- ticket title
- Italian Foreign Minister: New European Treaty on Migration Soon
- United Nations Support Mission in Libya (S/2020/41) [EN/AR]
- Trump administration plans to add Nigeria and six other nations to travel ban list: reports
- Surprise In Belarus, Kyrgyzstan About Reports On Expanded U.S. Travel Ban
- Trump Says U.S. Will Add ‘A Couple’ Of Countries To Travel-Ban List
A roadside bomb struck a car Wednesday southwest of the Somali capital Mogadishu, killing two government officials and two of their bodyguards, regional officials said.
The blast occurred on the main tarmac road linking Mogadishu to southwestern regions, near Afgoye, about 40 kilometers southwest of the capital, villagers told VOA.
"The state minister for security of the Southwest Regional State and a state lawmaker from Hirshabelle Regional State and two of their guards were killed in the attack," said Mohamed Sidow Abdirahman, the Wanlaweyne District Commissioner.
He said the officials were returning from talks attended by the Southwest Regional State president, former parliament speaker Sharif Hassan Sheikh Adan, senior Somali military officials and advisers for U.S. forces in Somalia.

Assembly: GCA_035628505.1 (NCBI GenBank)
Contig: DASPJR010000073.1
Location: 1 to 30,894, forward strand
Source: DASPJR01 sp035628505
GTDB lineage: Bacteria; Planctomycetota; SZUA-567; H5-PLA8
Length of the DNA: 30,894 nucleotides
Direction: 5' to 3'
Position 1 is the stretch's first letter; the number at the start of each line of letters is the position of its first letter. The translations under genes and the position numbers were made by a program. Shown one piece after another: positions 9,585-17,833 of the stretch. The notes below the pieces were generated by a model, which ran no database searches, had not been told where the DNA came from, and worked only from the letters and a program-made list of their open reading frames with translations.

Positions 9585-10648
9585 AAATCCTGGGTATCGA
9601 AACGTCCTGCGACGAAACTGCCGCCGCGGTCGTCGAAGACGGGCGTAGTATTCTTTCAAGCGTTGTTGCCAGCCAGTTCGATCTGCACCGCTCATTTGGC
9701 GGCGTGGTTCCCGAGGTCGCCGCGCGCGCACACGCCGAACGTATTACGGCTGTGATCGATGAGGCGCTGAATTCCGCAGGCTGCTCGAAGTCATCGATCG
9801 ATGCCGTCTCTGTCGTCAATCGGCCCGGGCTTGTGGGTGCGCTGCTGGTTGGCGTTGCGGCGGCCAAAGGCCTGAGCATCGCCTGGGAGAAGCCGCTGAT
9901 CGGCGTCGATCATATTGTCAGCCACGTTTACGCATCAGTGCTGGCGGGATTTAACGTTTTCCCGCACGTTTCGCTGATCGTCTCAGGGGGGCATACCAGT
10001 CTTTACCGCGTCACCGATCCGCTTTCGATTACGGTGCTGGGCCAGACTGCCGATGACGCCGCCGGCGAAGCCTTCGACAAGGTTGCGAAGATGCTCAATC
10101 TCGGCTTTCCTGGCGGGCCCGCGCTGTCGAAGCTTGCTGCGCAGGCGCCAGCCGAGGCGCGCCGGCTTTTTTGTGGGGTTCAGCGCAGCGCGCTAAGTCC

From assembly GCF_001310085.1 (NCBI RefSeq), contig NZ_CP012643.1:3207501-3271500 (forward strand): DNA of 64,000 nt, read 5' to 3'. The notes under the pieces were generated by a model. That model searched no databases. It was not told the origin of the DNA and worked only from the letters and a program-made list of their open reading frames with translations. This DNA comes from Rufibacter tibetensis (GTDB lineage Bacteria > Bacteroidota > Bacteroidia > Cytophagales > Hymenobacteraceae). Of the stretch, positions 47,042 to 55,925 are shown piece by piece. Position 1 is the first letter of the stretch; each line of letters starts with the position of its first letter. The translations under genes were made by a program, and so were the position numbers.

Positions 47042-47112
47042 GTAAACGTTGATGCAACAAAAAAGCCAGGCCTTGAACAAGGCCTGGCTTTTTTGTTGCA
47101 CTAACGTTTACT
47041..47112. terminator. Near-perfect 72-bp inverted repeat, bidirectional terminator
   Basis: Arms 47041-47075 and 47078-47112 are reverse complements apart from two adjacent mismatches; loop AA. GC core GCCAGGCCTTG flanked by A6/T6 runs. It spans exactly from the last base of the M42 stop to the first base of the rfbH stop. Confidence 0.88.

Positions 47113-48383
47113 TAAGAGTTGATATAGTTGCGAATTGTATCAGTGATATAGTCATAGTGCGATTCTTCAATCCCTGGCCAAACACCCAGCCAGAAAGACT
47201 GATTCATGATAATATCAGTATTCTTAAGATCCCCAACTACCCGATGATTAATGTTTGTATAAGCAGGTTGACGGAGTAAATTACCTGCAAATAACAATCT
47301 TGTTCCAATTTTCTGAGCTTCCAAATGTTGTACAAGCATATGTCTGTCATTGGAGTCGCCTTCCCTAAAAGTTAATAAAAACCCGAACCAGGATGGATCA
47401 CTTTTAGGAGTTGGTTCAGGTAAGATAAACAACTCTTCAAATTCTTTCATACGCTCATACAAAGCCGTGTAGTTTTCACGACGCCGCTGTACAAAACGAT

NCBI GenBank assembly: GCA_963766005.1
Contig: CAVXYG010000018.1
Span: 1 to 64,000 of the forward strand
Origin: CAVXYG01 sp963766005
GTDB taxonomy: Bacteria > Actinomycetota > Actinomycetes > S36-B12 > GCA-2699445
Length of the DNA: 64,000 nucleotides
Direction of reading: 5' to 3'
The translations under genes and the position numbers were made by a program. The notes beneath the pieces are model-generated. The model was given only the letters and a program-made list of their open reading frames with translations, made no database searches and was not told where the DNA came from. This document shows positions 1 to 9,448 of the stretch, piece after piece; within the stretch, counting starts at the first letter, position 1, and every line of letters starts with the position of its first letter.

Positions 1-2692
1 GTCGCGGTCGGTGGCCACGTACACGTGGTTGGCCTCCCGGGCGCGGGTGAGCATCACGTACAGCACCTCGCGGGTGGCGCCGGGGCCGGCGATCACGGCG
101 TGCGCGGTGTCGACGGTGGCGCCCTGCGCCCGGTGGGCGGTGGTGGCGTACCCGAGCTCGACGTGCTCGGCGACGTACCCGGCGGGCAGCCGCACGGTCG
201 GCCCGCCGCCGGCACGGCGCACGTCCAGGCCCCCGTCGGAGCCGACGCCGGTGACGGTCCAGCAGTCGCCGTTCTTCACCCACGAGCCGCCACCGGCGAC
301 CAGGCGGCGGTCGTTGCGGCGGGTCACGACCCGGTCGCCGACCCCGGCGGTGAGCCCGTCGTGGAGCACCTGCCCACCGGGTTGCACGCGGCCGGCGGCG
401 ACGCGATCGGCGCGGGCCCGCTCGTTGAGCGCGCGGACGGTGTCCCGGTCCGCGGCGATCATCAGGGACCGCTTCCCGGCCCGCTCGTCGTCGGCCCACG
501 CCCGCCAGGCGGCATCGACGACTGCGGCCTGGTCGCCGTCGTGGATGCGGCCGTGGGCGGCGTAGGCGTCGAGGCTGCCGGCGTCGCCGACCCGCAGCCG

The talks at Baledogle airfield centered on plans to reopen the road linking Mogadishu and the town of Baidoa, according to Abdirahman.
Somali officials say the Baledogle airfield is where U.S. military experts train Somali forces and help them launch attacks on al-Shabab positions.
Other government officials told VOA that Wednesday's meeting concluded preparations for a major military operation aimed at opening main supply routes to ease access to humanitarian aid in the drought-stricken Horn of Africa nation.
There was no immediate claim of responsibility, although al-Shabab has carried out similar attacks on the road, targeting government officials, civilians and forces of the African Union mission in Somalia, AMISOM.
In April 2013, AMISOM troops backing the Somali National Army recaptured the main road from Mogadishu to Baidoa from al-Shabab, forcing them out of main towns, but the militant Islamic group continued to control most villages and rural areas around the road.
Since 2015, the road has remained completely cut, after heavily armed al-Shabab militants over ran an AMISOM base in the Leego district, killing more than 70 Burundian soldiers.
Source: Voice of America